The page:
If dehydration is present due to loss of fluids from severe vomiting, rehydration with oral electrolyte solutions is preferred.[1] If this is not effective or possible, intravenous rehydration may be required.[1] Medical care is recommended if: a person cannot keep any liquids down, has symptoms more than 2 days, is weak, has a fever, has stomach pain, vomits more than two times in a day or does not urinate for more than 8 hours.[19]


Numerous pharmacologic medications are available for the treatment of nausea. There is no medication that is clearly superior to other medications for all cases of nausea.[20] The choice of antiemetic medication may be based on the situation during which the person experiences nausea. For people with motion sickness and vertigo, antihistamines and anticholinergics such as meclizine and scopolamine are particularly effective.[21] Nausea and vomiting associated with migraine headaches respond best to dopamine antagonists such as metoclopramide, prochlorperazine, and chlorpromazine.[21] In cases of gastroenteritis, serotonin antagonists such as ondansetron were found to suppress nausea and vomiting, as well as reduce the need for IV fluid resuscitation.[21] The combination of pyridoxine and doxylamine is the first line treatment for pregnancy-related nausea and vomiting.[21] Dimenhydrinate is an inexpensive and effective over the counter medication for preventing postoperative nausea and vomiting.[22] Other factors to consider when choosing an antiemetic medication include the person's preference, side-effect profile, and cost.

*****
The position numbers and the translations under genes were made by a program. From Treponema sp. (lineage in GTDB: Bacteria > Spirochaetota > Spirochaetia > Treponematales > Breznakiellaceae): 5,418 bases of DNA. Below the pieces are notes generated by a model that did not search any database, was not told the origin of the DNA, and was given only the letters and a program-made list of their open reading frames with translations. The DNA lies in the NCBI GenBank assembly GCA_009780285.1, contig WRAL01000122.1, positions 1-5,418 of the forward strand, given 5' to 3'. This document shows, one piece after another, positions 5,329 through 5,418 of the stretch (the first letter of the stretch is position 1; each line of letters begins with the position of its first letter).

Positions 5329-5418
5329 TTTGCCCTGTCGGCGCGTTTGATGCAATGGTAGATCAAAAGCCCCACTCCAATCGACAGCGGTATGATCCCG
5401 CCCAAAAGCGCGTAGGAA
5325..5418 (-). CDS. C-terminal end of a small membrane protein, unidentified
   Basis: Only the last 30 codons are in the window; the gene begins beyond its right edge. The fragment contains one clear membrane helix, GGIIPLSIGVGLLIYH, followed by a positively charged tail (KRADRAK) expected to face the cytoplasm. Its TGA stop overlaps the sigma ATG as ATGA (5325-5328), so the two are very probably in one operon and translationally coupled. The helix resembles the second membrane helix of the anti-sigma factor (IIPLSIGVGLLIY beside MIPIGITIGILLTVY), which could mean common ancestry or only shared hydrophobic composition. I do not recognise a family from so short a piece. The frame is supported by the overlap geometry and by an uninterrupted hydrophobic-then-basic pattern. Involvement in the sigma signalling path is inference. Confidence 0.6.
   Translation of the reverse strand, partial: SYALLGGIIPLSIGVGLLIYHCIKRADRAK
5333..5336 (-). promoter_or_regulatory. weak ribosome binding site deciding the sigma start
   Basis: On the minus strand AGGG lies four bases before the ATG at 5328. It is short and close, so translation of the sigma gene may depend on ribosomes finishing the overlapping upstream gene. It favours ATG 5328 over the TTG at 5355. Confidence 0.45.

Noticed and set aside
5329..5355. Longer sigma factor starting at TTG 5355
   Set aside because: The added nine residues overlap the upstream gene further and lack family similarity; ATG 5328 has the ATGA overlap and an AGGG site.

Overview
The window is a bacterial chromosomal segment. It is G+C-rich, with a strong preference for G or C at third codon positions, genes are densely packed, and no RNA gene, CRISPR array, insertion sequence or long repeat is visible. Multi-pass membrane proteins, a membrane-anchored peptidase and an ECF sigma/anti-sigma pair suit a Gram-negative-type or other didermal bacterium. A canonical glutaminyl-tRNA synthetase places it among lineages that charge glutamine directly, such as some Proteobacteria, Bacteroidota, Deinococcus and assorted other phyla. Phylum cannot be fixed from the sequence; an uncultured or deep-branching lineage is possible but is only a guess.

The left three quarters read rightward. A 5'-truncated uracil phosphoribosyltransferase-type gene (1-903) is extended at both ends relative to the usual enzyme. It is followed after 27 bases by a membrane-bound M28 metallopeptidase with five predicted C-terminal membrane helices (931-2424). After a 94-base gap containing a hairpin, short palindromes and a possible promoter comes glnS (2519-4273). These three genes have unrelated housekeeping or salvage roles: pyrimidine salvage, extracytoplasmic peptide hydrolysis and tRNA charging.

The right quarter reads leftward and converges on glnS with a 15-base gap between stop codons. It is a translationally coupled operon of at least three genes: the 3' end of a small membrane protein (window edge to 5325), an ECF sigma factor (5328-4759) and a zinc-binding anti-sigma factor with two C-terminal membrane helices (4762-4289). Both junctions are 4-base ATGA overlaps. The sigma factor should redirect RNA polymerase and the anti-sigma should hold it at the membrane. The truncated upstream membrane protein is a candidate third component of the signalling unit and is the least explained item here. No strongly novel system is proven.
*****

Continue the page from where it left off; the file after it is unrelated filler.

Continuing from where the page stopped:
Nabilone is also indicated for this purpose.

Alternative medicine

In certain people, cannabinoids may be effective in reducing chemotherapy associated nausea and vomiting.[23][24] Several studies have demonstrated the therapeutic effects of cannabinoids for nausea and vomiting in the advanced stages of illnesses such as cancer and AIDS.[25][26]

In hospital settings topical anti-nausea gels are not indicated because of lack of research backing their efficacy.[27] Topical gels containing lorazepam, diphenhydramine, and haloperidol are sometimes used for nausea but are not equivalent to more established therapies.[27]

Ginger has also been shown to be potentially effective in treating several types of nausea.[28][29]


The outlook depends on the cause. Most people recover within few hours or a day. While short-term nausea and vomiting are generally harmless, they may sometimes indicate a more serious condition. When associated with prolonged vomiting, it may lead to dehydration or dangerous electrolyte imbalances or both. Repeated intentional vomiting, characteristic of bulimia, can cause stomach acid to wear away at the enamel present on the teeth.[30]